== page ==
Language tests for Nepalis wanting to work in Japan to take place later this year

2019-07-23

The Kathmandu Post


KATHMANDU : Four months after the signing of a landmark labour agreement, which allows Nepalis to work in Japan, tentative dates for language and skill tests for aspiring workers have been fixed in October and November respectively. The tests are mandatory for Nepalis wishing to work in Japan. 

In March, Nepali and Japanese officials had signed an agreement that would allow Nepalis to work in the nursing sector in Japan.Post photo 
According to Umesh Dhungana, joint secretary at the Ministry of Labour, Employment and Social Security, the fixing of dates for Japanese language test and skill tests, both required to be cleared before working in Japan, has finally set things in motion.

“We have been informed that the language test will take place in the last week of October and the skill test will be conducted in around the first week of November,” Dhungana told the Post. “The exact dates are yet to be finalised; the dates communicated now are tentative.”

The aspirant candidates will be expected to demonstrate an A2 level of Japanese language proficiency, which is equivalent to ‘N4’ on the standardised Japanese Language Proficiency Test (JLPT). Students at the ‘N4’ level, which can be achieved with about 300 hours of learning, can understand conversations encountered in day-to-day life. However, the modality for conducting the test is still not clear.

“We know the level will be N4, but the details regarding the examination have not come out yet. 

There is still time for the examination to take place so we will have a modality before that,” added Dhungana.Besides clearing the language test, the candidates will also have to prove their competence in the job sector in which they are applying in Japan.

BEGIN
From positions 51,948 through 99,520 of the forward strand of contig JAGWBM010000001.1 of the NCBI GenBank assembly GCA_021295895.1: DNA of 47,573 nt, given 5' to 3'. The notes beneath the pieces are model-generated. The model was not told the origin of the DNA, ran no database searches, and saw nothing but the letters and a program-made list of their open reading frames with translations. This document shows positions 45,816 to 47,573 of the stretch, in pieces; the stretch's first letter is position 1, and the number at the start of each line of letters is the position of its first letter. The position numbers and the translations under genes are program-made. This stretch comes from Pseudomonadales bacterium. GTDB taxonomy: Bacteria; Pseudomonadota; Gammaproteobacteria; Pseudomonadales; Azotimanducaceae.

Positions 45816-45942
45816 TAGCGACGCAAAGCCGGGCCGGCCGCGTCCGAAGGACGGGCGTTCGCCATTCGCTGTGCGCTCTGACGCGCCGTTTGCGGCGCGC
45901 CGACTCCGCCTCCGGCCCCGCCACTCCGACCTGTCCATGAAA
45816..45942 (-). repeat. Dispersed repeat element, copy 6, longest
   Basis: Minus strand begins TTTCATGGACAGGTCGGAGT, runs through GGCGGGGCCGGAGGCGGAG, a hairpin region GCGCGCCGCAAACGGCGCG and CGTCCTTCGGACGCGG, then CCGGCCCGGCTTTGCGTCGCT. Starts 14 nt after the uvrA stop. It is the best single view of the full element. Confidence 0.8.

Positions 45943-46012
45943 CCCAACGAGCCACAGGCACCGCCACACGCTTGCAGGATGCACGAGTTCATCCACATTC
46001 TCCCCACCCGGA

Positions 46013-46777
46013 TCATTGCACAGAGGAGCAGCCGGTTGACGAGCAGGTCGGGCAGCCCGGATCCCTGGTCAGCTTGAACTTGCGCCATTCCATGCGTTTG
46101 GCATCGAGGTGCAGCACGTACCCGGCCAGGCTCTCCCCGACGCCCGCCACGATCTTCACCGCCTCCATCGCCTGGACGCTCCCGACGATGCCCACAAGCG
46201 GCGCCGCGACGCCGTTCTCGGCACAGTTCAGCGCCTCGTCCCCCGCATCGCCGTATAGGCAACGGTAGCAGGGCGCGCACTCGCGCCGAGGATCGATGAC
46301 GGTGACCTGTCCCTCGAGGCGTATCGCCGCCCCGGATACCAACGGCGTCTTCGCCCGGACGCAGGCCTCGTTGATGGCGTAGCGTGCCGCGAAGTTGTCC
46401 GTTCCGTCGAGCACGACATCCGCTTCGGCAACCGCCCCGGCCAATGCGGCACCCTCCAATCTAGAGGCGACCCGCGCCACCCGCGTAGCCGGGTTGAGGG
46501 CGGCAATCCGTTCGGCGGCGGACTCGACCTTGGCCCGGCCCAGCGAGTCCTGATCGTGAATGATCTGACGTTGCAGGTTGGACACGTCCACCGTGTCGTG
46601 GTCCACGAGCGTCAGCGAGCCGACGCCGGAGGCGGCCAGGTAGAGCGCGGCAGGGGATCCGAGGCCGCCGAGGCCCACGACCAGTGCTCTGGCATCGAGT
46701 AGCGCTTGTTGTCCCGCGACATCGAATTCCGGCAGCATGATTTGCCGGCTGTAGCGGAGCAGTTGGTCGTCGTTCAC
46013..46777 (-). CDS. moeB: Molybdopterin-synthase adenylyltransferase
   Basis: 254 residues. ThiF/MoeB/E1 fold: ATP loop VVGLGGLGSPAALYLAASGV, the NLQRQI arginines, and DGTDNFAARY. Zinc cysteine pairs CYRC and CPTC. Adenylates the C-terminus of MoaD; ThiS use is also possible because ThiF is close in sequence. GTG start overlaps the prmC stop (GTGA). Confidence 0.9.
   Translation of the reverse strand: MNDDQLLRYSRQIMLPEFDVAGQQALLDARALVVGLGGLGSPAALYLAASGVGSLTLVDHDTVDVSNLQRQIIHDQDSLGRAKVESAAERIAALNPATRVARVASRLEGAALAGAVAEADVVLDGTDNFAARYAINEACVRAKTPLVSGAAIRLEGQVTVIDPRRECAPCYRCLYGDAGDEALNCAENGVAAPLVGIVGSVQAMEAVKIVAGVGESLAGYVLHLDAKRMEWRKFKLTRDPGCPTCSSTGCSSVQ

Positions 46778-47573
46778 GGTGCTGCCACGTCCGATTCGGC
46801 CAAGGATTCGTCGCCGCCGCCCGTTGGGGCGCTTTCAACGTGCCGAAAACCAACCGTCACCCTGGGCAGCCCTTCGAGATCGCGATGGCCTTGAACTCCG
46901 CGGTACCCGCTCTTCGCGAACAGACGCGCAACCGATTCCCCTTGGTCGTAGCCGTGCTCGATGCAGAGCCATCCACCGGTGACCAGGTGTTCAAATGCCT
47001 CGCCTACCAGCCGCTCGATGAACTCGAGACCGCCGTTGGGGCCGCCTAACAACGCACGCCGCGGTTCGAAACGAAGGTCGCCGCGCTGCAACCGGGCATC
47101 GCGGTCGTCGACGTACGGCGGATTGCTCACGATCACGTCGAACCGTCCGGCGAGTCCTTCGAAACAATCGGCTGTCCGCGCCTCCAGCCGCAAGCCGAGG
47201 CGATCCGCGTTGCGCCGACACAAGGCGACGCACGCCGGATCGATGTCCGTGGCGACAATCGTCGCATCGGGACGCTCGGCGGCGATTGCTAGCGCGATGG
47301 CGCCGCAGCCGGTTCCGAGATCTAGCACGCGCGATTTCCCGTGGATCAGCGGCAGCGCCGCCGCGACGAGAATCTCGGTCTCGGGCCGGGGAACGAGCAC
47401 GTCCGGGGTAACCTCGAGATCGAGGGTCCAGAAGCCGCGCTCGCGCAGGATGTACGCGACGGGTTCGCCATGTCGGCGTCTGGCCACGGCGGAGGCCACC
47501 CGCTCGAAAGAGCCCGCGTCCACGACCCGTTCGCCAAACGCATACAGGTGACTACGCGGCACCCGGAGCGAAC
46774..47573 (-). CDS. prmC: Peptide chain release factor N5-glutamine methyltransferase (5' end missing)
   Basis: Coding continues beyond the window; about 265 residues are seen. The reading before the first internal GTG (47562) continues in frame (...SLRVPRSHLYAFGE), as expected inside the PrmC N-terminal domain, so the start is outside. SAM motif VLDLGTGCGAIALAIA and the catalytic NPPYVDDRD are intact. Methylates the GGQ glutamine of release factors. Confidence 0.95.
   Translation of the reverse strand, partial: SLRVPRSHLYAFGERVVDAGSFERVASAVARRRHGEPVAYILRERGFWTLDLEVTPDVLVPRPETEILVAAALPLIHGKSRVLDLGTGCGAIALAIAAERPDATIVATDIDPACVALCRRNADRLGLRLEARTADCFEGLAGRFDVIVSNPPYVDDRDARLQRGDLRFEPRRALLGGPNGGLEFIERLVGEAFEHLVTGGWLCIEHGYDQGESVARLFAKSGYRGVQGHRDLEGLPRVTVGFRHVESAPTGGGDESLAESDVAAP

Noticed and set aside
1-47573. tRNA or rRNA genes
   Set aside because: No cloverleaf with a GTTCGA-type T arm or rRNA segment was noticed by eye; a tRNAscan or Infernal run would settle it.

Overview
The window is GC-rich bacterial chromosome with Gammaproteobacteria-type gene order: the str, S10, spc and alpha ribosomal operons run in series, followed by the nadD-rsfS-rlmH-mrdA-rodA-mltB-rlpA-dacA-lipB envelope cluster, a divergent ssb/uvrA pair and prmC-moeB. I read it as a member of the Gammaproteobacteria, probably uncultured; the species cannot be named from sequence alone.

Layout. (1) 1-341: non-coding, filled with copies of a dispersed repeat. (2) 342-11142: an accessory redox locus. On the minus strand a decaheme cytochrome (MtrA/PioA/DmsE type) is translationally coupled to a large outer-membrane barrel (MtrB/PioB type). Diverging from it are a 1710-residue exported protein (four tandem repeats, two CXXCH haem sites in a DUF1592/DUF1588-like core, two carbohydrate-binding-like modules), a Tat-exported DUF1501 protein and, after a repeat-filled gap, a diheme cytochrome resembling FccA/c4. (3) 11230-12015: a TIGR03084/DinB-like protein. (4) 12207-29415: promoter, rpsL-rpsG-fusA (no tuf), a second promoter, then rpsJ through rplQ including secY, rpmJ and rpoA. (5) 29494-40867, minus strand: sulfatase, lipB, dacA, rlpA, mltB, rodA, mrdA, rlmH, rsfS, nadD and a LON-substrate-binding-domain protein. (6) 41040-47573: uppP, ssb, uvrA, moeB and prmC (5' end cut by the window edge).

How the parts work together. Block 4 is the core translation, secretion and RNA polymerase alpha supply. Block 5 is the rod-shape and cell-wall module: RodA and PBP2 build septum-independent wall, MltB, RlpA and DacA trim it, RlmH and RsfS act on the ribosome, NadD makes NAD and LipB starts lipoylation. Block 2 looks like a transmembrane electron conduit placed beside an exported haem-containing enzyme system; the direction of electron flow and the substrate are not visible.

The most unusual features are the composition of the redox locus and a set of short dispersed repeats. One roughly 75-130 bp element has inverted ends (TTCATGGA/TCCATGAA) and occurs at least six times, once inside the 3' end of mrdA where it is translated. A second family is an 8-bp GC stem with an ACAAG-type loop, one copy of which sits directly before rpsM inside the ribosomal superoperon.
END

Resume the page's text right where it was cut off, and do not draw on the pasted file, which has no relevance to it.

Candidates will be again taking part in the sectoral language test, making it a total of three tests, according to Dhungana.To deal with their shortage of workforce, Japan had decided to hire an estimated 345,150 foreign workers from nine countries in 14 sectors over five years. Nepal is one of the nine countries, but it will only be hiring Nepali workers for the nursing care sector.

Since the negotiation started, the Japanese side has assured that workers from Nepal, which is the only South Asian nation on Japan’s list of hiring countries, will be on the priority list. However, despite the sector for Nepali workers being defined, the yearly quota—the maximum number of Nepali workers reaching the developed Asian country, which is considered one of the most lucrative labour destinations for Nepali workers in recent times—is still not fixed.

“We have inquired about the quota for Nepali workers. They have said that the number of workers going to Japan will be decided by the Japanese employer,” added Dhungana.